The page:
Team USA Defends Olympic Team Event Bronze Medal in PyeongChang

By Troy Schwindt

Photo by Adam Pretty/Getty Images

Photo by Adam Pretty/Getty Images

Photo by Dean Mouhtaropoulos/Getty Images

Photo by Dean Mouhtaropoulos/Getty Images

Mirai Nagasu made history on Monday morning at Gangneung Ice Arena by becoming the first U.S. ladies skater to land a triple Axel at the Olympics, helping to propel Team USA to the bronze medal in the Team Event with her second-place finish in the free skate.

The ice dance team of Maia Shibutani and Alex Shibutani also finished second in the free dance, while Adam Rippon placed third in the men’s free skate. Canada captured the gold medal with 73 points; Olympic Athletes from Russia (OAR) earned silver with 66 points, while the United States secured the bronze medal with a score of 62. Team USA earned the bronze medal in the inaugural Team Event in Sochi, Russia, in 2014.

The 24-year-old from Arcadia, California, joins the elite company of Japan’s Midori Ito and Mao Asada as the only female skaters to have ever landed the extremely difficult jump at the Olympics.

“It’s a lot of pressure and stress to come out here,” Nagasu said after her performance. “It was my goal and dream to be here and to be selected to the Olympic Team, so I knew going into it the amount of responsibility that I was given. As athletes, we want to represent our country to the best of our ability. Midori Ito, Mao Asada and now Mirai Nagasu, all of Japanese heritage, but I’m fortunate that I’m American so I’ll be the first U.S. lady to have land a triple Axel (at the Olympics). Today is a day of accomplishment for me.”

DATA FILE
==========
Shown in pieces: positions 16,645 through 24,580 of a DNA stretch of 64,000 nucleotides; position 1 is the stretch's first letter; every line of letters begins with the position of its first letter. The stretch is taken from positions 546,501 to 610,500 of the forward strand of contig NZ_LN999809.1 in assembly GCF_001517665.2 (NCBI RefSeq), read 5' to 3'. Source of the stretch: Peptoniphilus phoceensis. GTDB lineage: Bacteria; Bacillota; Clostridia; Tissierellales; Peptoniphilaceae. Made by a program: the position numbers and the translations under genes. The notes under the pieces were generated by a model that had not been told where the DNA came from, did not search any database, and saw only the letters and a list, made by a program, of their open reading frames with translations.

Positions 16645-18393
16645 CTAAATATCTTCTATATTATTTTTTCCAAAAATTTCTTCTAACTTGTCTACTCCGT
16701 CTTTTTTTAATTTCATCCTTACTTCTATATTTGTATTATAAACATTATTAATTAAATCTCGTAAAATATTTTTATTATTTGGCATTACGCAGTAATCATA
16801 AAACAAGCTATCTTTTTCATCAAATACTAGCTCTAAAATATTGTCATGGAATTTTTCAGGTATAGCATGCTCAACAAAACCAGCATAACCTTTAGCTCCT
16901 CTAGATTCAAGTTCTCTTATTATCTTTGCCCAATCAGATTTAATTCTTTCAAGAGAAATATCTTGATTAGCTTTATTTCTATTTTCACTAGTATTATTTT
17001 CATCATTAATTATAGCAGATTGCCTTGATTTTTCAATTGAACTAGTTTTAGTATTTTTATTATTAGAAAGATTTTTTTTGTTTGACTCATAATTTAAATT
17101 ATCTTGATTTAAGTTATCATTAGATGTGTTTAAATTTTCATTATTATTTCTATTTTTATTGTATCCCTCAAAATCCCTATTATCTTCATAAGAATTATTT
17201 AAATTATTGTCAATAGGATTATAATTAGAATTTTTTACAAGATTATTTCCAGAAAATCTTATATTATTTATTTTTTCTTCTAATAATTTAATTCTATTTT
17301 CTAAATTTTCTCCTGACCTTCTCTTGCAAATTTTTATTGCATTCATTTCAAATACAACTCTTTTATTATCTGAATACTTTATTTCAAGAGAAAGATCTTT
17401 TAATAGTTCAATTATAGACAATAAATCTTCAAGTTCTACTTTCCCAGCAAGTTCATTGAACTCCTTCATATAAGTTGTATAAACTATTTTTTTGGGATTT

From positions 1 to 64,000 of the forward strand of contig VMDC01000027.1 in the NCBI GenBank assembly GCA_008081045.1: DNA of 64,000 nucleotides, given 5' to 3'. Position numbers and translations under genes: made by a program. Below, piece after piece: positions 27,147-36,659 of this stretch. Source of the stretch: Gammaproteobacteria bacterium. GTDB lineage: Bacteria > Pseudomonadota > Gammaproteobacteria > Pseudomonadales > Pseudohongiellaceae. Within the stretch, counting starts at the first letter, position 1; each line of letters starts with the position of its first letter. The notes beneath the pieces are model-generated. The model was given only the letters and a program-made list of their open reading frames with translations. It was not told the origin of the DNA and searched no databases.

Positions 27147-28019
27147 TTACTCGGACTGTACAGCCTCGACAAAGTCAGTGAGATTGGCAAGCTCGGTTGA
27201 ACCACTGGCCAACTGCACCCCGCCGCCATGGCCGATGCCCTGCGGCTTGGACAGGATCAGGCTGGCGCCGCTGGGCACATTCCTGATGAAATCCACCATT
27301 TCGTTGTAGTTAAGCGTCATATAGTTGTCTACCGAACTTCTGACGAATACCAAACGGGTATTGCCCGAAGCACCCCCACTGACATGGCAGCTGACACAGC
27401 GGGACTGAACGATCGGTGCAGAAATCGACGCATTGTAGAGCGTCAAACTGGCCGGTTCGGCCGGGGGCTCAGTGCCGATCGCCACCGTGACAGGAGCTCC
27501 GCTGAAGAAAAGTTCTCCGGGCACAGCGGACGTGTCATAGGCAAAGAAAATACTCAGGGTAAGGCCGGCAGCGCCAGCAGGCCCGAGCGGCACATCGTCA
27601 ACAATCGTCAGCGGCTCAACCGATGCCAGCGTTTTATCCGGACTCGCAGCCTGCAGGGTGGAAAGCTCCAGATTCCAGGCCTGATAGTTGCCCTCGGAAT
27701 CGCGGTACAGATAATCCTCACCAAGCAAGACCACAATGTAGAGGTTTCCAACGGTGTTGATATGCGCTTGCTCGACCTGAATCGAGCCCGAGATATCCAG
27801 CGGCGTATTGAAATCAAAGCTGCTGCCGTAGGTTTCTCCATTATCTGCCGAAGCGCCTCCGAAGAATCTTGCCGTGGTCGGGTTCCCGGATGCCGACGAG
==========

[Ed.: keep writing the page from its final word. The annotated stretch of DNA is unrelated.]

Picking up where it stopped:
Nagasu, first to skate, landed eight triple jumps, three in combination. She didn’t receive a single negative mark for an under-rotated jump, which she recognized as major accomplishment for her.

“Today was an unforgettable experience; even from the beginning I was very nervous,” Nagasu said. “This is a team event, and to have my program to support Team USA, I felt a lot of pressure because it’s a responsibility and a job, and I owe it to my teammates as well.”

Nagasu had plenty of support from her teammates, especially from longtime training mate and friend, Alexa Scimeca-Knierim. Scimeca-Knierim made sure to yell, ‘Start, start, start’ as the time for Nagasu to take her starting position dwindled under 30 seconds. Then with one jump left in her Miss Saigon program, Nagasu heard that familiar voice again.

“I heard her say, ‘You did it girl,’” Nagasu said. “I was like, ‘I still have one more jump.’ It was a nice little giggle at the end, because the long program is a test of our muscle ability and stamina, so for her to make me laugh like that made me relax a little bit. Nailing that last jump was everything.”

Nagasu finished second with a score of 137.53. OAR’s Alina Zagitova won the event with a score of 158.08.

The Shibutanis also notched key points for Team USA, with their dramatic free dance to Coldplay’s “Paradise.” They received five Level 4 elements, including a program-high score for their circular step sequence.